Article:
• Importance of advising patients of other important precautionary information.1 (See Cautions.)

Preparations

Excipients in commercially available drug preparations may have clinically important effects in some individuals; consult specific product labeling for details.

Miglitol

Routes

Dosage Forms

Strengths

Brand Names

Manufacturer

Oral

Tablets, film-coated

25 mg

Glyset

Pfizer

50 mg

Glyset

Pfizer

100 mg

Glyset

Pfizer

Comparative Pricing

This pricing information is subject to change at the sole discretion of DS Pharmacy. This pricing information was updated 02/2014. Actual costs to patients will vary depending on the use of specific retail or mail-order locations and health insurance copays.

Glyset 100MG Tablets (PFIZER U.S.): 90/$125.99 or 270/$352.76

Glyset 25MG Tablets (PFIZER U.S.): 90/$111.99 or 270/$316.96

Glyset 50MG Tablets (PFIZER U.S.): 90/$120.00 or 270/$337.95

AHFS DI Essentials. © Copyright, 2004-2014, Selected Revisions March 23, 2012. American Society of Health-System Pharmacists, Inc., 7272 Wisconsin Avenue, Bethesda, Maryland 20814.

† Use is not currently included in the labeling approved by the US Food and Drug Administration.

References

1. Pfizer. Glyset (miglitol) tablets prescribing information. New York, NY; 2008 May.

2. Johnston PS, Lebovitz HE, Coniff RF et al. Advantages of α-glucosidase inhibition as monotherapy in elderly type 2 diabetic patients. J Clin Endocrinol Metab. 1998; 83:1515-22. [PubMed 9589648]

5. Taylor RH, Barker HM, Bowey EA et al. Regulation of the absorption of dietary carbohydrate in man by two new glycosidase inhibitors. Gut. 1986; 27:1471-8. [PubMed 3804023]

6. Johnston PS, Santiago JV, Coniff RF et al. Effects of the carbohydrase inhibitor miglitol in sulfonylurea-treated NIDDM patients. Diabetes Care. 1994; 17:20-9. [PubMed 8112185]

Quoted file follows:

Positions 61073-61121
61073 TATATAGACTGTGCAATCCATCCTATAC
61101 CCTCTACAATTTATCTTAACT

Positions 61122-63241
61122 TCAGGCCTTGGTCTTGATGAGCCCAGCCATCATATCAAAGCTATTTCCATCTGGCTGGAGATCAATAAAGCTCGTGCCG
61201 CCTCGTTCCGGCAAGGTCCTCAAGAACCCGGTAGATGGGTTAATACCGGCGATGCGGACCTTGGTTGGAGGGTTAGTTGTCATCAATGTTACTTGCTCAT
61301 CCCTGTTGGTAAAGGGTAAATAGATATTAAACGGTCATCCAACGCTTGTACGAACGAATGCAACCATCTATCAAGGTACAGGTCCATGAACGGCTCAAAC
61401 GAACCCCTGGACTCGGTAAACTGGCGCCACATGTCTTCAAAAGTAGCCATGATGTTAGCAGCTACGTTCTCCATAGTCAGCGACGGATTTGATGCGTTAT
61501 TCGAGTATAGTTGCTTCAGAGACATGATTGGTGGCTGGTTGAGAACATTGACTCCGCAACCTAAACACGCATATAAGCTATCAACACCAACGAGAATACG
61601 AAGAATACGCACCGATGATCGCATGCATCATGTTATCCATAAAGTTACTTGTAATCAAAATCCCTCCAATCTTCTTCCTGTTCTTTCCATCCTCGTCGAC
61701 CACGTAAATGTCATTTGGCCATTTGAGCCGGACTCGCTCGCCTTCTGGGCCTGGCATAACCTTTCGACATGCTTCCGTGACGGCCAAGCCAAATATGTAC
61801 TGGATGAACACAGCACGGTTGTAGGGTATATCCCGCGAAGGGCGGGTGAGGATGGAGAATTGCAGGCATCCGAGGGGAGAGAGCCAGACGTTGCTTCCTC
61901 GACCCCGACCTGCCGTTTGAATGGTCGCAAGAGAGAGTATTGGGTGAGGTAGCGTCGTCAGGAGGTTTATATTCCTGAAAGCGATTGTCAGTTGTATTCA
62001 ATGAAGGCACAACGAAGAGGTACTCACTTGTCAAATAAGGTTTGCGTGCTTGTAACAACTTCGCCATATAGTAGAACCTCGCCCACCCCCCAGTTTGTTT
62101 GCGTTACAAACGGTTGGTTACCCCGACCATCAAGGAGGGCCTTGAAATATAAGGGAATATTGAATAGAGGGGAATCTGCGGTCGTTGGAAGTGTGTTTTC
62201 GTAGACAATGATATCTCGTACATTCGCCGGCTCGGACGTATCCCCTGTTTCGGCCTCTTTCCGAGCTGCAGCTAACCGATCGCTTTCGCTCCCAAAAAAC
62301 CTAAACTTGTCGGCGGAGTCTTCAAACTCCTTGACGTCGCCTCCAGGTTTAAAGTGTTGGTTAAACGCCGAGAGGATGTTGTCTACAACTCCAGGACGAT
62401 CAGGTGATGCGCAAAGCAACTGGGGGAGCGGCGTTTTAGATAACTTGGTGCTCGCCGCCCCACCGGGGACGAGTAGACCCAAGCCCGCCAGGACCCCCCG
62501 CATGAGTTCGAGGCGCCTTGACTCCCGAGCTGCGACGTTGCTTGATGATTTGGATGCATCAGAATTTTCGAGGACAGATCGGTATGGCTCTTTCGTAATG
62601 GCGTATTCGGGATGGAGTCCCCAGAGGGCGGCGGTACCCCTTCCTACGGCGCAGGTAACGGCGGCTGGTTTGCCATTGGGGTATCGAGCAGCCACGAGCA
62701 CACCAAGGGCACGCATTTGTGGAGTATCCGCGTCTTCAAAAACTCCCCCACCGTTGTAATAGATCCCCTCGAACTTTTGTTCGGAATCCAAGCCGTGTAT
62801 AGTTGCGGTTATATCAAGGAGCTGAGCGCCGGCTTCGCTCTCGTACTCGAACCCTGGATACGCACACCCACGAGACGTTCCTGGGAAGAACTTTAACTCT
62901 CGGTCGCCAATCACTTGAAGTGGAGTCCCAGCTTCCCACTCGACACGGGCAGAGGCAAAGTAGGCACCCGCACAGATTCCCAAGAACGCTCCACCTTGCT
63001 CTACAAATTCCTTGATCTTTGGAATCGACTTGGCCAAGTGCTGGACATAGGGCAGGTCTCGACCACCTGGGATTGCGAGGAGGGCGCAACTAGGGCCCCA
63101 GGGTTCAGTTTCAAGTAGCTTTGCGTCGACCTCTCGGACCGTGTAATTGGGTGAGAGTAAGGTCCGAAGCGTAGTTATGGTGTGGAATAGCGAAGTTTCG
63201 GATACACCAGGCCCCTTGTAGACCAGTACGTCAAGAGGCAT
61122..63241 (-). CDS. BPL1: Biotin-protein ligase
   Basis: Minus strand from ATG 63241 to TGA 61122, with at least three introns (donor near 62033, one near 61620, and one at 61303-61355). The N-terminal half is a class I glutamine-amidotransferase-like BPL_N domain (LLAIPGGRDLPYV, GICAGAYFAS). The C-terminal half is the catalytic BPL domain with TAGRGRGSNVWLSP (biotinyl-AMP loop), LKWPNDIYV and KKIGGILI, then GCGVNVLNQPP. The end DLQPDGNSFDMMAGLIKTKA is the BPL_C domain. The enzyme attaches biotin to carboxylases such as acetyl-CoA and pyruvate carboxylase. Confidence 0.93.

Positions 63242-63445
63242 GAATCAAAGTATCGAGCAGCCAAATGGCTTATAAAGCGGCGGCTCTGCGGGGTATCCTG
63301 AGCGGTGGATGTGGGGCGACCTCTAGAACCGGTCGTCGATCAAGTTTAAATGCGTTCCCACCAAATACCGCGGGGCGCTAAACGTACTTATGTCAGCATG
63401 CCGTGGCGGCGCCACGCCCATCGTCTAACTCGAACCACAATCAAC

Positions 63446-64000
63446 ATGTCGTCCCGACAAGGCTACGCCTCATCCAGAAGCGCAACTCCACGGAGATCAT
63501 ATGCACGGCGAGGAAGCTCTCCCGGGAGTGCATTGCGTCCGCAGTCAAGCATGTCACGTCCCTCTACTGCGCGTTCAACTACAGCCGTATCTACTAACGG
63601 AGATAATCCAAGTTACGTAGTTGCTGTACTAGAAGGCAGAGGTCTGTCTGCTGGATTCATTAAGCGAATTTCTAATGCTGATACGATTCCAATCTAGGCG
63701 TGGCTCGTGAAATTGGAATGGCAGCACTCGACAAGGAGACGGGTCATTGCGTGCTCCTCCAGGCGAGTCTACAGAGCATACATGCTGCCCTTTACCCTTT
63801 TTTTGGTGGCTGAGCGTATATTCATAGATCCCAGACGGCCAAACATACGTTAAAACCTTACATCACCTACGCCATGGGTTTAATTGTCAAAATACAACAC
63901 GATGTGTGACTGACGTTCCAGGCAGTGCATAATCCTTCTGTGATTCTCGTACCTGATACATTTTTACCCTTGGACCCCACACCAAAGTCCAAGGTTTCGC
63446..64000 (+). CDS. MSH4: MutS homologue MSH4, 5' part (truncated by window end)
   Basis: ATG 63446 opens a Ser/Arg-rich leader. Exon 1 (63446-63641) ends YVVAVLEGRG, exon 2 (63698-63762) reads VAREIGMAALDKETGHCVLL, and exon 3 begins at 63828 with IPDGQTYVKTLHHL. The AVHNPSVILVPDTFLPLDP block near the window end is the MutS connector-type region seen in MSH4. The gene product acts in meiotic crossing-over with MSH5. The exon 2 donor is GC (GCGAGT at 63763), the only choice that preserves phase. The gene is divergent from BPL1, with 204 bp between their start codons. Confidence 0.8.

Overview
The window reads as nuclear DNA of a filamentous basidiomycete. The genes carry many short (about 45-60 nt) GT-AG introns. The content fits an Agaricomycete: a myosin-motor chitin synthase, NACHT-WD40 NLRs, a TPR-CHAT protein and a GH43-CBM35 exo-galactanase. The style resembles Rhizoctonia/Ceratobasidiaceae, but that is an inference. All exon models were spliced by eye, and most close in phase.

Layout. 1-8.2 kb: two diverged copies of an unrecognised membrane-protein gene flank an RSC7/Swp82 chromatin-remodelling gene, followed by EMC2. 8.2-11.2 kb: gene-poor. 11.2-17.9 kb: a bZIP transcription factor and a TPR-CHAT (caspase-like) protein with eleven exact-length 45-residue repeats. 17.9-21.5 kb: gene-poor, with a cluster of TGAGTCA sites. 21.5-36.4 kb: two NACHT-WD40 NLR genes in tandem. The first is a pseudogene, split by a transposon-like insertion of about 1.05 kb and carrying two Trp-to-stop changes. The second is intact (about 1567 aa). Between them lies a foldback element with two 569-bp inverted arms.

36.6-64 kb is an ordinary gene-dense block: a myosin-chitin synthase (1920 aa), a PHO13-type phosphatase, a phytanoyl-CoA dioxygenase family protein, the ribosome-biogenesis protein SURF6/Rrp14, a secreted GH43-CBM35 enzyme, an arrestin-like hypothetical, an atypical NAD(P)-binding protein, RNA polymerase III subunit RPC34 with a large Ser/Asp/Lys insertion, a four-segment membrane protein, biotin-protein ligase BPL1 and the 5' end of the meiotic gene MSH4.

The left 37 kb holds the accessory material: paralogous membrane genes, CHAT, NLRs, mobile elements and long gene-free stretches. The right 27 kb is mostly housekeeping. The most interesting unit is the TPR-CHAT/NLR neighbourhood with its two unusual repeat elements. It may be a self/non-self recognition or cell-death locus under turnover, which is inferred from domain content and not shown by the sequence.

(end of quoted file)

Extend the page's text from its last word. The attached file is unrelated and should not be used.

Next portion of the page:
7. Lebovitz HE. Oral antidiabetic agents: the emergence of α-glucosidase inhibitors. Drugs. 1992; 44 (Suppl 3):21-8. [PubMed 1280574]

8. Hans-Jurgen A, Boberg M, Brendel E et al. Pharmacokinetics of miglitol: absorption, distribution, metabolism, and excretion following administration to rats, dogs, and man. Arzneimittlforschung. 1997; 47:734-45.

10. Reuser AJJ, Wisselaar HA. An evaluation of the potential side-effects of α-glucosidase inhibitors used for the management of diabetes mellitus. Eur J Clin Invest. 1994; 24 (Suppl 3):19-24. [PubMed 8001622]

13. Pagano G, Marena S, Corgiat-Mansin L et al. Comparison of miglitol and glibenclamide in diet-treated type 2 diabetic patients. Diabete Metabol. 1995; 21:162-7.

16. Segal P, Feig PU, Schernthaner G et al. The efficacy and safety of miglitol therapy compared with glibenclamide in patients with NIDDM inadequately controlled by diet alone. Diabetes Care. 1997; 20:687-91. ( [PubMed 9135927]

38. Lebovitz HE. α-Glucosidase inhibitors as agents in the treatment of diabetes. Diabetes Reviews. 1998; 6:132-45.

41. American Diabetes Association. Standards of medical care in diabetes--2009. Diabetes Care. 2009; 32 Suppl 1:S13-61.

88. Van De Laar F, Lucassen PL, Akkermans RP et al. α-Glucosidase inhibitors for patients with type 2 diabetes: results from a Cochrane systematic review and meta-analysis. Diabetes Care. 2005; 28:154-63. [PubMed 15616251]

89. Amylin Pharmaceuticals. Symlin (pramlintide acetate) injection prescribing information. San Diego, CA; 2007 Dec.

91. Campbell LK, Baker DE, Campbell RK. Miglitol: assessment of its role in the treatment of patients with diabetes mellitus. Ann Pharmacother. 2000; 34:1291-301. [PubMed 11098345]

92. Nathan DM, Buse JB, Davidson MB et al. Medical management of hyperglycemia in type 2 diabetes: a consensus algorithm for the initiation and adjustment of therapy: a consensus statement of the American Diabetes Association and the European Association for the Study of Diabetes. Diabetes Care. 2009; 32:193-203. [PubMed 18945920]

93. Scott LJ, Spencer CM. Miglitol: a review of its therapeutic potential in type 2 diabetes mellitus. Drugs. 2000; 59:521-49. [PubMed 10776834]

94. Knudson PE, Weinstock RS, Henry JB. Carbohydrates. In: Henry JB, ed. Clinical diagnosis and management by laboratory methods. 20th ed. Philadelphia: WB Saunders; 2001:214.

95. Pfizer, New York, NY: Personal communication.